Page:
• Another season, another rash of injuries. Injuries, to an extent, are random. But having this serious of an issue three seasons in a row is not random, especially with players like Malik Jackson and Richard Rodgers having a squeaky clean injury record before promptly finding themselves on IR as soon as they sign with the Eagles. It’s even more frustrating that the team’s medical staff turnover has had little effect on the problem. This makes me curious if the analytics have bled over to free agent signings at all - I’m not an actuary, but I am an engineer, and I know if you can quantify something there’s usually a useful conclusion you can draw from it. With the right infrastructure, it would not be hard to compile historical injury data across positions over the course of a career and feed that data into machine learning software that could tell you what kind of risks Player X might have for future injuries. Another consideration is Shaun Huls’ employment on the staff. He’s the sports science holdover from the Chip Kelly days (when the team was absurdly healthy in spite of the ridiculous amount of extra snaps they played), but the team has dropped most of Kelly’s more draconian biometric policies. It’s probably worth bringing in the Chip Kelly veterans and asking which of his biomonitoring programs would be good candidates to re-introduce - the worst that can happen is they say “none of them” and nothing changes.
  • How good is this team, really? This is probably less concerning now that the team walked out of Lambeau with an improbable victory, but all of the alarm bells were ringing in the two weeks before that. While I had my concerns, I didn’t think it was as bad as it looked. The Eagles lost two games by a combined 7 points in which they lost 3 of their top 5 pass catchers in pre-game warmups, lost a starting defensive tackle, finished -2 on the turnover differential, allowed a kickoff return touchdown, and dealt with historically bad drop rates. Most teams couldn’t overcome half of those issues, and yet had a few plays gone differently the Eagles would have one both of them. Doug Pederson has his limitations - namely he seems to need a top-notch offensive staff to unleash the full potential of his roster - but he almost always puts his team in a position to win games, no matter what happens. And so as long as Dougie P roams the sidelines, I will have hope for the Eagles.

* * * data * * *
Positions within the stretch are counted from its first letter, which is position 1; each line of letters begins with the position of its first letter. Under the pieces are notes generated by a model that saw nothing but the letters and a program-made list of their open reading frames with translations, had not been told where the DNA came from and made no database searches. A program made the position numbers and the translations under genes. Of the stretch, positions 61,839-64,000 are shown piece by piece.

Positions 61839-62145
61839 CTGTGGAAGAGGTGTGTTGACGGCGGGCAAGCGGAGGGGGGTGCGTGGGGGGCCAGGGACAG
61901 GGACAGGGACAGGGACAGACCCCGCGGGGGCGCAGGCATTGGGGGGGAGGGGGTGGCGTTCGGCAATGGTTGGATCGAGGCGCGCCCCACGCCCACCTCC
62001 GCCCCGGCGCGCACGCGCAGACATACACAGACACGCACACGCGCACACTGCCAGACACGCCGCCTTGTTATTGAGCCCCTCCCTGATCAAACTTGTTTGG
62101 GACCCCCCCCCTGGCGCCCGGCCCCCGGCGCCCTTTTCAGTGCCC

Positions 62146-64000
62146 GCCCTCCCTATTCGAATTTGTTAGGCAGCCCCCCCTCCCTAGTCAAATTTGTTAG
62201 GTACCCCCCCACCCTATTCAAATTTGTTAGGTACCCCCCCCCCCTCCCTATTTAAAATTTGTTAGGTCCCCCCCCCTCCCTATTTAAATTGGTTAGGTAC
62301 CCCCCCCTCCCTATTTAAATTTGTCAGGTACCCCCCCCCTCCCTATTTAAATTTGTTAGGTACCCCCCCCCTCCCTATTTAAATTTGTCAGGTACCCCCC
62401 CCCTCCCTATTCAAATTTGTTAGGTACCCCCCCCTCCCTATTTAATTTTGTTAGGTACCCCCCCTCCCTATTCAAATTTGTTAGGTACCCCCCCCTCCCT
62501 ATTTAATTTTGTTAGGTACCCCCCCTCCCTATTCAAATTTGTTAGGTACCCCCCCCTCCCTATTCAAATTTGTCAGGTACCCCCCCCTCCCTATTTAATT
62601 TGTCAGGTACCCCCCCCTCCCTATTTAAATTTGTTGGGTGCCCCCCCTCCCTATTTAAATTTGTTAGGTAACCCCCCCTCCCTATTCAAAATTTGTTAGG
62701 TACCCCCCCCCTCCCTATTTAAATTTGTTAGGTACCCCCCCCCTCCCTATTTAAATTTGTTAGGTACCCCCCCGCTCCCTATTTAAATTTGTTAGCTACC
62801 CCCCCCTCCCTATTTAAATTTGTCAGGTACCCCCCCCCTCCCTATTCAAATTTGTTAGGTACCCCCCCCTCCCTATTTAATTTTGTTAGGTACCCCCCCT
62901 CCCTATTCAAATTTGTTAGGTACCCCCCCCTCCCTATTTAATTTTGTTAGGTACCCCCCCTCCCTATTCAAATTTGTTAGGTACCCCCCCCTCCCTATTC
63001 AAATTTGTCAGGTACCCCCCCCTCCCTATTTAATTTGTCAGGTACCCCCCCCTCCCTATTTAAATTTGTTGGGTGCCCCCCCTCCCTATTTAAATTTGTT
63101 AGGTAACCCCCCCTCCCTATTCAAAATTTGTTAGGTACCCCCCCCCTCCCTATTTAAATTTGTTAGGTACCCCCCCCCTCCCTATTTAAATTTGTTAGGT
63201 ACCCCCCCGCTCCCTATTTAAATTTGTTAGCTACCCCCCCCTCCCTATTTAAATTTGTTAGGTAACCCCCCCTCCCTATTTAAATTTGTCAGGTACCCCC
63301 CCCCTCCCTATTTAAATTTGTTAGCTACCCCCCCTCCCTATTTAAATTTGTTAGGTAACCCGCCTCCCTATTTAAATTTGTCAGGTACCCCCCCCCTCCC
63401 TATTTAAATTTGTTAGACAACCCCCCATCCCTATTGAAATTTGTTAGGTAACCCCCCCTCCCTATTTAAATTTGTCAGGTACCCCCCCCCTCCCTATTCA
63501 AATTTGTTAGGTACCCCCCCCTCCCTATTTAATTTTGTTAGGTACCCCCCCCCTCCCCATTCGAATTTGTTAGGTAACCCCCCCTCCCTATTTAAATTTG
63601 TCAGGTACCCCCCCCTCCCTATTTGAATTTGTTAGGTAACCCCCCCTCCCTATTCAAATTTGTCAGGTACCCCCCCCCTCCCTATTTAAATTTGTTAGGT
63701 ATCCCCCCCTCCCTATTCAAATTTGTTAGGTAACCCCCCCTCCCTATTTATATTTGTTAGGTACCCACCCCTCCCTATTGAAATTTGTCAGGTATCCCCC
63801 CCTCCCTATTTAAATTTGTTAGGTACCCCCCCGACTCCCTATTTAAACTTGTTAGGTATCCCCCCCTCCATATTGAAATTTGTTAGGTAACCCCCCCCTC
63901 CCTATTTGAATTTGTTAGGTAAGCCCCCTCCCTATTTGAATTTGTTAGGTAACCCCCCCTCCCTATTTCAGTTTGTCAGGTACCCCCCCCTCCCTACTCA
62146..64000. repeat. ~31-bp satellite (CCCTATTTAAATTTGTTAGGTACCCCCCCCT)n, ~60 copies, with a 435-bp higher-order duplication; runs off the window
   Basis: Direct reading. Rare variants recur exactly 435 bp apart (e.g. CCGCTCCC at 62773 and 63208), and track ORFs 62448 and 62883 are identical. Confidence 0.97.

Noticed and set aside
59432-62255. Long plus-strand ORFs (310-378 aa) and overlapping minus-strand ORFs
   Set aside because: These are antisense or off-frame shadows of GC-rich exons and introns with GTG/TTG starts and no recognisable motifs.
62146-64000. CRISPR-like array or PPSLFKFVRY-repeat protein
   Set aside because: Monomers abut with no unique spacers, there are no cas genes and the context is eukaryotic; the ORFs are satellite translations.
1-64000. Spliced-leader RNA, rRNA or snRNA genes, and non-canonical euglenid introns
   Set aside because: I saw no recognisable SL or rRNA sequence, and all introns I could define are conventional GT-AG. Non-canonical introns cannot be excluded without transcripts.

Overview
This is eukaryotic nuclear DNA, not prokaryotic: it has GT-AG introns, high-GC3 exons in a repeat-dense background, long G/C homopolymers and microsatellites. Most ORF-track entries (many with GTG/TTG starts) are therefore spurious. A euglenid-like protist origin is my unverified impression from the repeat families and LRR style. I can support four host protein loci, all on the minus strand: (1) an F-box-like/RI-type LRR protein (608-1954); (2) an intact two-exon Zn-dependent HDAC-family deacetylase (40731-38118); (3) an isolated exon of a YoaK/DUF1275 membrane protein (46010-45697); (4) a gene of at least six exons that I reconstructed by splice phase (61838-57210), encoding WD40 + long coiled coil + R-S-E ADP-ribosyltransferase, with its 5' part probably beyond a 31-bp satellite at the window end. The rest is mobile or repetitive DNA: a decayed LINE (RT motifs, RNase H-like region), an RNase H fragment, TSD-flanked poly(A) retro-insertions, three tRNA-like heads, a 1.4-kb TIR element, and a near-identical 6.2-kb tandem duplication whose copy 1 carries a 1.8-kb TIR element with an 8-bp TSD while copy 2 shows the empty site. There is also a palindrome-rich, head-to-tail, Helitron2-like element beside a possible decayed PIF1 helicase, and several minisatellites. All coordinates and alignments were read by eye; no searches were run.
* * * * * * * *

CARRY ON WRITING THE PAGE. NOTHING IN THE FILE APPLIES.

Win-Loss Predictions: Games 5-8

The Eagles escaped September at 2-2, but how do things look for the next 4 games?

  • Week 5, vs New York Jets: It’s hard to predict a comfortable win for the Eagles at this point, but Darnold might still be out with mono (your franchise QB getting mono is the MOST Jets thing ever, by the way), Adam Gase is less inspiring than a wet carrot, and the game is being played at the Linc. Eagles win, 33-16
  • Week 6, at Minnesota Vikings: Dalvin Cook is the real deal and Kurt Coupons seems to save his best football for games against the Eagles. Adam Thielen and Stefon Diggs have the potential to annihilate Philly’s abysmal secondary. I don’t see the Eagles having the same issues on offense that lost them the game in 2018, however, and they take this one in a barn burner. Eagles win, 38-34
  • Week 7, at Dallas Cowboys: The Eagles go on the road for the second straight week riding a three-game win streak. The Cowboys have looked good, no doubt, but they’re not unbeatable. Zeke and Cooper will get theirs between the 20s but with Jernigan potentially being back for this game I think Schwartz tightens up that red zone defense. Dallas’ defense has quietly been “just okay,” which won’t be enough to stop the Eagles’ arsenal of weapons. Eagles win, 27-19
  • Week 8, at Buffalo Bills: The Bills may have just lost to the Patriots in heartbreaking fashion in a game where Josh Allen looked truly awful, but that defense is legit. Coming off 2 exhausting road games, I think the Birds drop one here. Bills win, 20-17

A 3-1 run (with 3 road games) puts the Eagles at 5-3 at the midway point. Not super ideal, but certainly not a record that can’t be leveraged into a dominating playoff push. The key thing to remember is that the Eagles will in fact get some important contributors back from injury down the road. As the season goes on, this team will get stronger - but it’s gonna be a bumpy ride.

Go Birds.